My colleague at Davenant, Justin Redemer:

This is correct. It is also extremely bad.

Here’s why: Althusius argues that the purpose of politics is to make necessary relationships mutually delightful. Lingering behind that definition is the simple recognition that no person can beĀ wholly self-sustaining. I’m wearing clothes that I didn’t make. I ate food this morning that I did not grow. I live in a house I did not build. And even in the pre-industrial world where there was a broad general competence with many manual skills, people still relied on other people to sustain their material existence.

But we can also push this a little further: Not only are you and I not individually self-sustaining, our known relational networks are not either. My immediate group of friends, neighbors, and church members here in Lincoln is also not sufficient to sustain our own lives entirely on our own. And, again, this applies as much to more traditional communities as it does to atomized communities living under late capitalism. The Bruderhof is much closer to being self-sustaining than we are, but even they are not.

What this means is that we all depend on people we do not know personally to sustain our lives. So how do we structure those relationships so that they are reliable and defined by trust when there is no face-to-face, in-person encounter? One of the chief ways is via institutions. We implicitly understand this: Think about Airbnb or Lyft as an institution. We sleep in a stranger’s house or get in a car with a stranger all the time, but we don’t really think of what we’re doing in those terms because we’re simply “staying at an Airbnb” or “getting a Lyft.” The institution steps in to create a sense of trust and mutual comprehension, such that two strangers can encounter one another for a short time, each receive something beneficial from the exchange, and then go on their way.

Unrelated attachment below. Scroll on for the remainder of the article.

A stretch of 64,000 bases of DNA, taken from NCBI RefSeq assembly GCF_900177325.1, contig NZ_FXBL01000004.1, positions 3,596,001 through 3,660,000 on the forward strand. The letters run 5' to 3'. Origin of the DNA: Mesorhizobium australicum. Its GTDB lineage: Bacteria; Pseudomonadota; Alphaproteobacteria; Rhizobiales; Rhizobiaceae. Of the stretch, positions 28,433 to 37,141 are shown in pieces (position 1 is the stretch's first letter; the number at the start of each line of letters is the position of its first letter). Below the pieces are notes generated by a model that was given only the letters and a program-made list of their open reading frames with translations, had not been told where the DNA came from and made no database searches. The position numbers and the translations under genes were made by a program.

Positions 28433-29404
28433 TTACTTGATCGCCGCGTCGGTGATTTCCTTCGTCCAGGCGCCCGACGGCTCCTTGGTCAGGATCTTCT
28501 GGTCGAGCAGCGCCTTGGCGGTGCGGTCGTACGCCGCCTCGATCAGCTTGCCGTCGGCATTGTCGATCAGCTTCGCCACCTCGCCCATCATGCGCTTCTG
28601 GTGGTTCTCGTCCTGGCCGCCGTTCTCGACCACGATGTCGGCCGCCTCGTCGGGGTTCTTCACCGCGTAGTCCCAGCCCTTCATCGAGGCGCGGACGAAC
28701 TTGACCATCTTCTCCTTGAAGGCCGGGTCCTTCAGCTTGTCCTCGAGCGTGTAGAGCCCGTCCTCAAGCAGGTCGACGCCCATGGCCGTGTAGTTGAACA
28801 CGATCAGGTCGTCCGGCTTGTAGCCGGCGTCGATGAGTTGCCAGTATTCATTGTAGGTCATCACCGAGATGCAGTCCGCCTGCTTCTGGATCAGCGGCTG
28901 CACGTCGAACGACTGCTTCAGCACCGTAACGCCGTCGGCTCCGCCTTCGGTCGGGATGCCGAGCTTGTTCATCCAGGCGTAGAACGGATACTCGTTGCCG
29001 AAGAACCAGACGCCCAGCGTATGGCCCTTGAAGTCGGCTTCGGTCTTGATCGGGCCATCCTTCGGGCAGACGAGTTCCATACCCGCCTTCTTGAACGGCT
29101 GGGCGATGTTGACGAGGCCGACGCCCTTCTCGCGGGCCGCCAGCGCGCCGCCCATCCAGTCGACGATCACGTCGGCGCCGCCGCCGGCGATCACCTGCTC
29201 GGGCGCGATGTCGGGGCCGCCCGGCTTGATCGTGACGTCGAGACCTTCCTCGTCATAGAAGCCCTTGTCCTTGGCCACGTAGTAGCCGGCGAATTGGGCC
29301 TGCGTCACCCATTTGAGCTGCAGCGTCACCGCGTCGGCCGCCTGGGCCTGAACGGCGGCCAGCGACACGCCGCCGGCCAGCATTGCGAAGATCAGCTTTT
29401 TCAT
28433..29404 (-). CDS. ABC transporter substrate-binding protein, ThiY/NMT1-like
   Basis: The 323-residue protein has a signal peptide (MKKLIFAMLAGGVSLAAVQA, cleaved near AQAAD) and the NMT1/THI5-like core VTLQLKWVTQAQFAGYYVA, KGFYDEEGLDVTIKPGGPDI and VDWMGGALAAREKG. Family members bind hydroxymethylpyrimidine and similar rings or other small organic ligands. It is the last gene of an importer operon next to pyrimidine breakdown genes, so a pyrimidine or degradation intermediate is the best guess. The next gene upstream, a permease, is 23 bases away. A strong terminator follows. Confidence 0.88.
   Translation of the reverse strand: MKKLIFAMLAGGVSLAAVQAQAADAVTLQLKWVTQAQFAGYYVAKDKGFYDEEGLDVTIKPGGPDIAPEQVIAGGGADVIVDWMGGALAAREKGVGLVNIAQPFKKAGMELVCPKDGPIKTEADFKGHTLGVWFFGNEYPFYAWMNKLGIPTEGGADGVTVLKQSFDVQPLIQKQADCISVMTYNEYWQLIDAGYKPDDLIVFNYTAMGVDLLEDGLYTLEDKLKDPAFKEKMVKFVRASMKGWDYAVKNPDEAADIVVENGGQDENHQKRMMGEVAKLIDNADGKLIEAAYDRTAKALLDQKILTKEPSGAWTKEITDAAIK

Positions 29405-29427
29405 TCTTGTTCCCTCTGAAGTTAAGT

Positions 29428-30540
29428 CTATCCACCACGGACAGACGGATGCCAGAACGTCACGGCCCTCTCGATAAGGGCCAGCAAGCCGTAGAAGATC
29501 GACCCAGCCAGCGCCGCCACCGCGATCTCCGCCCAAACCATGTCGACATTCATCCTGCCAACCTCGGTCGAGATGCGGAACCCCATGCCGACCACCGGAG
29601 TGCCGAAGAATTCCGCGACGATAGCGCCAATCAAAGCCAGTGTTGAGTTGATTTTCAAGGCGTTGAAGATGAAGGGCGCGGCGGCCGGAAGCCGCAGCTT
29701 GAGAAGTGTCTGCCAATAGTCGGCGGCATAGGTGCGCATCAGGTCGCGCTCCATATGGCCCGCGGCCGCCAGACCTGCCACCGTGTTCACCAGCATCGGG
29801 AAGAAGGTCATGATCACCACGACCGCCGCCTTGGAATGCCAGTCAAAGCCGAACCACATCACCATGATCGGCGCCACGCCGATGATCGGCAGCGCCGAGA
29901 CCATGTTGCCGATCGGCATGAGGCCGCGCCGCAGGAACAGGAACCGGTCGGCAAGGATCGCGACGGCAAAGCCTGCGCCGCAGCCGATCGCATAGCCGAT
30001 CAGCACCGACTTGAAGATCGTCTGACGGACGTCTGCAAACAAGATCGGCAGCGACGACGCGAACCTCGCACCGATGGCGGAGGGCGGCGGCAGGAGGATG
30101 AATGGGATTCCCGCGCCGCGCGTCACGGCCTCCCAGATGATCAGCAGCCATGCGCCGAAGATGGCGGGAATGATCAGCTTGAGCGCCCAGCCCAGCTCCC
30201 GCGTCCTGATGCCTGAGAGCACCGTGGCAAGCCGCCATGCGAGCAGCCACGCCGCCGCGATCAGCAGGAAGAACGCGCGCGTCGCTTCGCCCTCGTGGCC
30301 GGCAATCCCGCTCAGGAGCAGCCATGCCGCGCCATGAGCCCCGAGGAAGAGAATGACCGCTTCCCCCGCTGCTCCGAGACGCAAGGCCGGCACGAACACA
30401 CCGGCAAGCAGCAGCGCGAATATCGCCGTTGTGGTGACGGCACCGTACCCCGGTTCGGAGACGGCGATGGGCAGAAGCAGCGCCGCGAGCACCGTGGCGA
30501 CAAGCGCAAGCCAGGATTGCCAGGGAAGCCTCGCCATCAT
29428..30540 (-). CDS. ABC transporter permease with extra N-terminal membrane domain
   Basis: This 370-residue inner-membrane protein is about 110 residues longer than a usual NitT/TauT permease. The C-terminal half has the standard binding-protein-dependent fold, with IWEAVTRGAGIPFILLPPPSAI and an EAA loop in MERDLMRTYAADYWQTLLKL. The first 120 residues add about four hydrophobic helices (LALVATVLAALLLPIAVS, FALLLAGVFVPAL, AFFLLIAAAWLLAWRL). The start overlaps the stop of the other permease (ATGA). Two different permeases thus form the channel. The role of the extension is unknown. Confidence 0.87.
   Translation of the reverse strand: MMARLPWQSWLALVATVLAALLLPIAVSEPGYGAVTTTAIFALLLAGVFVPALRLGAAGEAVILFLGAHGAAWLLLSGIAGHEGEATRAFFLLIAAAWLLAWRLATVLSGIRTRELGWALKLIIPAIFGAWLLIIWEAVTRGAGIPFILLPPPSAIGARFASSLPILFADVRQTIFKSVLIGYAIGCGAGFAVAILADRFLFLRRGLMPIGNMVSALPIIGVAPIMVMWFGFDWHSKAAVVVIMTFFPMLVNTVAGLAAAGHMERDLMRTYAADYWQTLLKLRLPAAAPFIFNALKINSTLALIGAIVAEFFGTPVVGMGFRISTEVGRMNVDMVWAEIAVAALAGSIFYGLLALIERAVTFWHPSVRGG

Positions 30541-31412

Institutions are a kind of proxy for trust, in other words. But what happens when institutions are not trusted? It seems to me that there are only a few possibilities:

  • We learn to do without the benefits that institutions provide, namely the ability to exchange goods and services and mediate brief encounters between strangers. Realistically, this can’t be the entirety of our response to the crisis because we can’t entirely do away with our dependencies on strangers.
  • We build parallel institutions that recreate trust between strangers. The difficulty here is that these parallel institutions exist within the sameĀ polis and so they actually have a way of reenforcing mistrust of (some) strangers and even enmity toward (some) strangers. This will not be good for the long-term health of the nation.
  • We try to reform institutions. This is unlikely to succeed because American society has become so fragmented, our institutions have become in-grown, decadent, and inaccessible, and late capitalism has so eroded many traditional competencies necessary for day-to-day life, that I don’t think we have the people necessary to repair institutions, nor are our institutions (for the most part) willing or able to receive members intent on reform.

Where this leaves us, I think, is in a highly combustible state that feels alarmingly like the pre-1914 world of Europe, as circumstance kept adding more and more explosives to the slow-building powder keg that was European politics at the time. No one knew when the keg would blow, but when it did no one benefitted.

Print Friendly, PDF & Email

Posted by Jake Meador

Jake Meador is the editor-in-chief of Mere Orthodoxy and author of "In Search of the Common Good: Christian Fidelity in a Fractured World." He is a 2010 graduate of the University of Nebraska-Lincoln where he studied English and History. He lives in Lincoln, NE with his wife Joie, their daughter Davy Joy, and sons Wendell, Austin, and Ambrose. Jake's writing has appeared in Commonweal, Christianity Today, Fare Forward, the University Bookman, Books & Culture, First Things, National Review, Front Porch Republic, and The Run of Play.